Lovers of pop history will find much to enjoy in this cultural history’s ten entertaining chapters. The connection he draws between ancient conquerors and modern mob bosses and corporations is fascinating, and his efforts at reading the past through modern psychology produce interesting insights. Professionally trained historians will be frustrated by his reliance on Whiggish periodization and sweeping generalizations, while readers of premodern literature and theology may wonder why those texts, detailing the horrors and pleasures of conquest, are absent from Abraham’s analysis.
Abraham anticipates some of these critiques, presenting them as further evidence for his argument precisely because it upends prevailing scholarship. In this way, Kings reads as much as an attempt to provoke discussion as to prove its thesis. Yet Abraham doesn’t simply put forth a historical account. His work is a call-to-arms urging readers to assert power over our political system to consign to the past the psychopathy that has shaped our culture. Kings, Conquerors, Psychopaths is a concise, compelling, and challenging exploration of how humanity became what it is.
Takeaway: Abraham’s entertaining and informative debut will inspire readers to rethink why humanity embraces authoritarian leaders.
Great for fans of: Anne Applebaum’s Twilight of Democracy; Isabel Wilkerson’s Caste: The Origins of Our Discontents
Design and typography: A
Marketing copy: B+
"...the relationships between well-known titans of U. S. corporations in the 1940’s and the Nazi regime are disturbing and provide a reason to rethink what [we] know about commerce and the economic benefits of war. The point made by Dr. Abraham is that this is nothing out of the ordinary in authoritarian societies but reflects the patterns of behavior throughout history."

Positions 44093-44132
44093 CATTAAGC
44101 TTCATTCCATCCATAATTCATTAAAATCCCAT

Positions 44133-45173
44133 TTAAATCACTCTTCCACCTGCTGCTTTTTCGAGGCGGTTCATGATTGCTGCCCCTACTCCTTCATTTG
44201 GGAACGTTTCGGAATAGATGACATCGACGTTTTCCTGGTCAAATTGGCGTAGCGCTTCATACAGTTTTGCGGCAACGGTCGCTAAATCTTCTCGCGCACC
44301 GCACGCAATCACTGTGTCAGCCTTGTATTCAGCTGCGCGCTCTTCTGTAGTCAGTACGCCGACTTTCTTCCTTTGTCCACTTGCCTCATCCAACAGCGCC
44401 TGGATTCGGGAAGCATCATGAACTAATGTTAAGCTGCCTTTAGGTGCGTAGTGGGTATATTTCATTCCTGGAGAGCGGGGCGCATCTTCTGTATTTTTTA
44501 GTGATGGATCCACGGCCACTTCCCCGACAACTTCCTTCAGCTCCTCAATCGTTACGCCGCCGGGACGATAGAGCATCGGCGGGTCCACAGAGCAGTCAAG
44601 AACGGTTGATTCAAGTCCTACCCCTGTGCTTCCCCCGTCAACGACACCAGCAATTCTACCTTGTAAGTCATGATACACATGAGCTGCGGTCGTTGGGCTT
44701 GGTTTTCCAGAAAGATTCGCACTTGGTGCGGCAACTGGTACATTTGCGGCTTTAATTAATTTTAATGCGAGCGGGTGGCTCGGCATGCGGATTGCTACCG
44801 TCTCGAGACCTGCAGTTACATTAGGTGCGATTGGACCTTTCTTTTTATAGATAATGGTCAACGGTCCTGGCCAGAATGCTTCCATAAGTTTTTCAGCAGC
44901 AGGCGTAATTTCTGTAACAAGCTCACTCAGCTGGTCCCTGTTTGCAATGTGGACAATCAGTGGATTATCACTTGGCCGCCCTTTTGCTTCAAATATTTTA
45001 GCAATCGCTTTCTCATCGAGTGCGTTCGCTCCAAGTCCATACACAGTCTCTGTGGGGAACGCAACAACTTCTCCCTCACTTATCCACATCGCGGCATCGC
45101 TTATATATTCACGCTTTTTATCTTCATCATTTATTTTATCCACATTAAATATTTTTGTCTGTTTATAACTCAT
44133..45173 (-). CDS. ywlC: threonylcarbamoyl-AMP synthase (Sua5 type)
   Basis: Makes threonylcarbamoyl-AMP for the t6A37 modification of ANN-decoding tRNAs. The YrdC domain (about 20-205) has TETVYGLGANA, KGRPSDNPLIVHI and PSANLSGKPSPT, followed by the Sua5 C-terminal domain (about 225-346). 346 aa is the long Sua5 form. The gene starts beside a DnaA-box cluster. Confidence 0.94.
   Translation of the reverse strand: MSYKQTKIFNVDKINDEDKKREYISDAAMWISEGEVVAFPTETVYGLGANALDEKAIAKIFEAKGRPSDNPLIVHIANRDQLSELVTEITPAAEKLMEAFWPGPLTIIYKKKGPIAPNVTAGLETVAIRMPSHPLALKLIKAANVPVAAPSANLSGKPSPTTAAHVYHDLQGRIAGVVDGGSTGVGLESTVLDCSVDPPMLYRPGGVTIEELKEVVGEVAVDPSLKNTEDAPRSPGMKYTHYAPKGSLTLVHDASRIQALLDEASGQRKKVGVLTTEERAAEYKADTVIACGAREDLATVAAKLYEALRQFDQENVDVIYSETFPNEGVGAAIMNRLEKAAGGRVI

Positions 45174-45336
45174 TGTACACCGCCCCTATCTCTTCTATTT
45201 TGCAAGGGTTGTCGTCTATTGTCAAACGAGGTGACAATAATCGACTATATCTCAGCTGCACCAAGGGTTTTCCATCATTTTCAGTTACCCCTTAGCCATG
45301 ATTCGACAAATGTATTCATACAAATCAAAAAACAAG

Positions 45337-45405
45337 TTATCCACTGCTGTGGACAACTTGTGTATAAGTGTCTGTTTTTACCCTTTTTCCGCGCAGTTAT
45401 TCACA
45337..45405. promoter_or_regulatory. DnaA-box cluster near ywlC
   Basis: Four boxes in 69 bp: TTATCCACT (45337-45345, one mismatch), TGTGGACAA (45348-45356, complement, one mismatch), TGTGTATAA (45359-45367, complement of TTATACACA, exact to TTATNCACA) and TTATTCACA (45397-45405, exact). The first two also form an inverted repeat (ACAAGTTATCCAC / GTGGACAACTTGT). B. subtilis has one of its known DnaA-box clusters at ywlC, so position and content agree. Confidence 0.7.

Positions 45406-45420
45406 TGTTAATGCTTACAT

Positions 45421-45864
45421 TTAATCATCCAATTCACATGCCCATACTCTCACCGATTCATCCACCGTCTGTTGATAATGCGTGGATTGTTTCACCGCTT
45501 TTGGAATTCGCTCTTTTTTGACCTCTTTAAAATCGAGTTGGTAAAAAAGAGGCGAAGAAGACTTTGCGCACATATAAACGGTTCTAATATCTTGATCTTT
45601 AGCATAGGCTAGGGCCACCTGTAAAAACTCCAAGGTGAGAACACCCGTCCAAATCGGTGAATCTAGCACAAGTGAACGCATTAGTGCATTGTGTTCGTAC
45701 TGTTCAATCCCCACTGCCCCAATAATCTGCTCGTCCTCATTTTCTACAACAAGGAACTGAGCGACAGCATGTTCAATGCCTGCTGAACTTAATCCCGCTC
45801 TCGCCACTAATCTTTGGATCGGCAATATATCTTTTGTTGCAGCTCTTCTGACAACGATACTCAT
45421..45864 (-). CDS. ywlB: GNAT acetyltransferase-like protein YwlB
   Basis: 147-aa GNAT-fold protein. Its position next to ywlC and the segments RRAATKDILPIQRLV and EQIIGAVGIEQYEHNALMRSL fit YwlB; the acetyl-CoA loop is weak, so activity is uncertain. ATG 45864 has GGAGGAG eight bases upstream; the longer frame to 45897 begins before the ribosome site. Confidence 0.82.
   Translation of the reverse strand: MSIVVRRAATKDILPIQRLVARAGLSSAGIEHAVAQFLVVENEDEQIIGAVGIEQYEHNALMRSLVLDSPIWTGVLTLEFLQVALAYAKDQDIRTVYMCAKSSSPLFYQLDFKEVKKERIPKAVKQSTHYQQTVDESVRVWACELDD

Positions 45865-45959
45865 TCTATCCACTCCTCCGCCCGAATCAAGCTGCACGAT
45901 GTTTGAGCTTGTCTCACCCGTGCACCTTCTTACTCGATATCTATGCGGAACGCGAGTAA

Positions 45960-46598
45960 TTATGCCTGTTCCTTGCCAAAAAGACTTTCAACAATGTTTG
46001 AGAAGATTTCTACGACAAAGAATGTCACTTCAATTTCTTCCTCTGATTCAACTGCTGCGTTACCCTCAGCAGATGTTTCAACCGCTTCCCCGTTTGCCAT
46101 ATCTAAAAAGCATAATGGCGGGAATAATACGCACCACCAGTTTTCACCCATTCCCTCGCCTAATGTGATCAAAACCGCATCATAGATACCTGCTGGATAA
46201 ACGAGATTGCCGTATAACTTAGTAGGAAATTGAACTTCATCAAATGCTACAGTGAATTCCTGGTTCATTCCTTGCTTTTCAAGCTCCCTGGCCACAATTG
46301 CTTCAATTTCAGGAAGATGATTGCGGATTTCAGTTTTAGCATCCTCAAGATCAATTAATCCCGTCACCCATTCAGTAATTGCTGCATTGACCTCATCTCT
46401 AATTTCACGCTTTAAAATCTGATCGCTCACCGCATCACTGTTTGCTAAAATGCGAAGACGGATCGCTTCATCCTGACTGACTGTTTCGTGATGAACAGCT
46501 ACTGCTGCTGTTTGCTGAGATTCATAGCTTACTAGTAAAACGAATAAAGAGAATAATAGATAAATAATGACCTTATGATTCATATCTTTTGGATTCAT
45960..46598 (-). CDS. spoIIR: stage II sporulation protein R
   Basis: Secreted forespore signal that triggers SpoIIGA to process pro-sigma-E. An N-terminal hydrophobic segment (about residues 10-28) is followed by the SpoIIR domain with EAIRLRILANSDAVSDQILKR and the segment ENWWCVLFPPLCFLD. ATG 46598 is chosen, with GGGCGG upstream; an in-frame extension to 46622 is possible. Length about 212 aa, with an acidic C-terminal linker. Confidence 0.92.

“Abraham reviews the historical precedent for accepting corruption and violence from our authorities. Why do we excuse an act, unforgivable if committed by an ordinary citizen, if executed or ordered by a leader?”
"In his must-read, can’t-put-it-down book Kings, Conquerors, Psychopaths: From Alexander to Hitler to the Corporation, Joseph N. Abraham provides a fresh take on these and other questions, backing it up with solid (often shocking) research that concludes we can’t just blame authoritarians but those who follow, obey, and emulate them. It is virtually in humanity’s genetics. He convincingly makes (and documents) the case that despite often romantic images, kings and conquerors were vicious criminals — and the fact the they were psychopaths, narcissists, and sadists became whitewashed, almost in a form of mass hypnosis. Much of what they did and actually were like somehow vanished from cultural perceptions over time."
"If you are at all interested in politics and in the future of our country and, indeed, the future of mankind, this may be the most important book you will ever read."
"Some political observers and historians feel that authoritarianism, like a phoenix rising from the ashes, is making a comeback in the United States and in Europe after being discredited and (in part) defeated during World War II. The questions are always: how does that happen? Is it the strength of personalities, or ideologies that become unstoppable? Where did it start and can’t we be comforted by all the powerful kings and conquerors throughout history?"
Winner: Current Events/Social Change
Finalist: Historical Nonfiction
“There’s no question about it: this is an unsavory subject, but an irresistible one. Abraham paints fascinating (if very dark) portraits of the worst of humanity, and tries to answer that most important of questions — why does society give power to despots and demagogues? If you liked Jon Ronson’s The Psychopath Test, you’ll want to read this book.”